“Nice try, ‘Pissing’” **Contains spoilers** I’d love to say Ang Lee‘s Life of Pi is a masterpiece showing me the existence of God like how its titular character’s uncle explains it might to a writer seeking the subject for his new book, but I can’t. The reason, however, says more about myself than the film. Yann Martel‘s novel has been gorgeously brought to life by one of the greatest directors working today and its visual splendor cannot be ignored. Unfortunately, what makes or breaks its success isn’t its beauty, performances,…

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REVIEW: The Avengers [2012]

“In the end you’ll always kneel” It’s hard to believe the new Marvel cinematic canon began just four years ago—if anything just for the simple fact these actors have been contractually obligated to continuously work in the world for its duration. The new The Incredible Hulk released with much less poetic atmosphere and more action-based aesthetic akin to the universe the studio now wished to portray than Ang Lee‘s foray from 2003 and a comic tone was cemented in arguably the series’ best entry, Iron Man. Subsequently followed by Thor,…

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INTERVIEW: Debra Granik, writer/director of Winter’s Bone

While attending the 360|365 George Eastman House Film Festival in Rochester, I was struck by the selection of festival winners screening for its Upstate New York audience. With so many award-winners, I went in blindly to whatever fit into my schedule, experiencing work I wouldn’t have a chance to see in theatres for months, if at all, here in Buffalo. After three straight days of movies, Winter’s Bone, the winner of the 2010 Sundance Grand Jury Prize for Drama, ended up being the final film of my tenure there. I…

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REVIEW: The Hire [2001-2002]

“BMW recommends that you always wear your seatbelt” After watching the Parallel Lines series, my desire to revisit BMW’s The Hire was too much to contain. This thing was a cultural phenomenon, doing what no one had ever done, with a medium still untested at the time. Back in 2001, households across America were still learning about the internet; installing their dial-up connections to surf for mostly news articles and sites without too many images for quick access. Looking to tap into a market that could target its demographic of…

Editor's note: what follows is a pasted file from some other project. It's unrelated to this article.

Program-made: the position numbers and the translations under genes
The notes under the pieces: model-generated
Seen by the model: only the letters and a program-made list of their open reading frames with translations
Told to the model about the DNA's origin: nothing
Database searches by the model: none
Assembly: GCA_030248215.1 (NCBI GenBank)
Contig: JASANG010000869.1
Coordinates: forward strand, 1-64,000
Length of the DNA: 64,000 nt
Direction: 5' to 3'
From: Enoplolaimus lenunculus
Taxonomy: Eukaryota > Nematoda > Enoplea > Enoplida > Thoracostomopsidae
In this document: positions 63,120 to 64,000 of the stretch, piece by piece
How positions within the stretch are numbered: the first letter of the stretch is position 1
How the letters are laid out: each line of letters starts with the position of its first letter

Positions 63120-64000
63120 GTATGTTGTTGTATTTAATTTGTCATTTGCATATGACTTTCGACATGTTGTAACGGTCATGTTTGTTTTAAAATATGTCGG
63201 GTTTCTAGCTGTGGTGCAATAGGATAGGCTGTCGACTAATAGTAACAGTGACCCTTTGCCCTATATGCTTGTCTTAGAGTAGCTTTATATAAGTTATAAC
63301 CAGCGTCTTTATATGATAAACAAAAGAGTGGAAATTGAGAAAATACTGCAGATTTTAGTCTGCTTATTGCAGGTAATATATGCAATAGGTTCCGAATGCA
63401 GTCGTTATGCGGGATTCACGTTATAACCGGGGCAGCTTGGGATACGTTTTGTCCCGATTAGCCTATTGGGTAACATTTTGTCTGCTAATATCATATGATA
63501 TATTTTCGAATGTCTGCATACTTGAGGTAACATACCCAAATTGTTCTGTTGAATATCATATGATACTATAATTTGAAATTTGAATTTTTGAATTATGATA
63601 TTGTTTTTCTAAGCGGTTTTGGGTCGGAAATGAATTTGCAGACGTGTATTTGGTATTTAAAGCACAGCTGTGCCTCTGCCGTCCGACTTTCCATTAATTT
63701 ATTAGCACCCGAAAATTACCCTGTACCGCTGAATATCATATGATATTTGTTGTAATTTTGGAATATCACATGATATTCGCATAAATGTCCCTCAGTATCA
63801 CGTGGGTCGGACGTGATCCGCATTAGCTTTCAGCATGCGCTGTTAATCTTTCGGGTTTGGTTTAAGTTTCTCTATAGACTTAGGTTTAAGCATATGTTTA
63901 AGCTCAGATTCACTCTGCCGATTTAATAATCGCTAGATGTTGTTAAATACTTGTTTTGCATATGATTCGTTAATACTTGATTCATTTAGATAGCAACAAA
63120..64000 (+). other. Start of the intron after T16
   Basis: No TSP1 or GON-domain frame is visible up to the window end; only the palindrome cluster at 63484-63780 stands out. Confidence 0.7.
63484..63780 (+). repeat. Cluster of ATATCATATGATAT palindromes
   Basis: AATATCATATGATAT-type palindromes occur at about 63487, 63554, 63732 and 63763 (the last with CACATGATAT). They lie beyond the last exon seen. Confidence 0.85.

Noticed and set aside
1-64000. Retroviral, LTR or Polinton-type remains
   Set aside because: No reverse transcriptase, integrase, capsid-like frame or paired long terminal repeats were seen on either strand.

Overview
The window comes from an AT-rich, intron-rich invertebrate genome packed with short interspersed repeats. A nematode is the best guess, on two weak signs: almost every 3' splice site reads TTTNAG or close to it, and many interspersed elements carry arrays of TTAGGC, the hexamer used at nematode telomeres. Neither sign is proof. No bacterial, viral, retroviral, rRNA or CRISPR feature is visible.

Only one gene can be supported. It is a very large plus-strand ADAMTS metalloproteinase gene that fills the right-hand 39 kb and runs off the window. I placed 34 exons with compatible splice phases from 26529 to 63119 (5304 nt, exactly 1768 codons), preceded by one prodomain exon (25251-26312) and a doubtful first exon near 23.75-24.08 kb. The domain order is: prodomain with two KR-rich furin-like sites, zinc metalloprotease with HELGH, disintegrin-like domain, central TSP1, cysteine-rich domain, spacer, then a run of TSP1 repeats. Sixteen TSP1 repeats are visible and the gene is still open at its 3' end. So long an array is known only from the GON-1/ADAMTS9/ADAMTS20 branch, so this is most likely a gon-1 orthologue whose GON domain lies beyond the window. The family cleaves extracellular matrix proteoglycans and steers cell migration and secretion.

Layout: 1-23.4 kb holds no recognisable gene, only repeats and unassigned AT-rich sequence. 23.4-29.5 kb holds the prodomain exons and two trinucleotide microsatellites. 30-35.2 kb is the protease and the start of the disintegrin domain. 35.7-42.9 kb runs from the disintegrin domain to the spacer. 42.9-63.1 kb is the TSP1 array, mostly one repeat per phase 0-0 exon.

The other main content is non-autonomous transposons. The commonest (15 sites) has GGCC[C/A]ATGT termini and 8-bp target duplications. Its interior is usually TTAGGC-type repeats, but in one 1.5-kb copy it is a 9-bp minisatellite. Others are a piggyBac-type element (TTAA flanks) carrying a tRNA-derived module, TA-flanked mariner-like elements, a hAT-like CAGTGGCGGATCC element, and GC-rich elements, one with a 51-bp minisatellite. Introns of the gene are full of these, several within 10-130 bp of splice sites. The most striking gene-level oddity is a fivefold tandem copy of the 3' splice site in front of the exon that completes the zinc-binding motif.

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REVIEW: Taking Woodstock [2009]

“Like ants making thunder” Truthfully, I believe that the thing so many detractors point to concerning Taking Woodstock is my favorite part of the whole endeavor. I thought that the trailers did a very good job of explaining that Ang Lee was telling a story about the behind the scenes construction of the festival, using Elliot Tiber’s story of saving his parents motel and putting their sleepy little town on the map. If you want to see the concert and the music and the artists, rent Woodstock the documentary. Even…

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Top 50 Films of the Decade (2000–2009)

As always, I have not seen every film made in the decade, so this list is only complete as of posting. There are those diamonds in the rough I’ve yet to witness that could render this entire list obsolete. The ‘Naughts’, I believe an appropriate term being used for the decade spanning from 2000–2009, the years we feared wouldn’t come thanks to Y2K, brought with them some amazing films. Technological advancements aside, this time period contained a number of singular auteurs both continuing on already stellar careers and others beginning…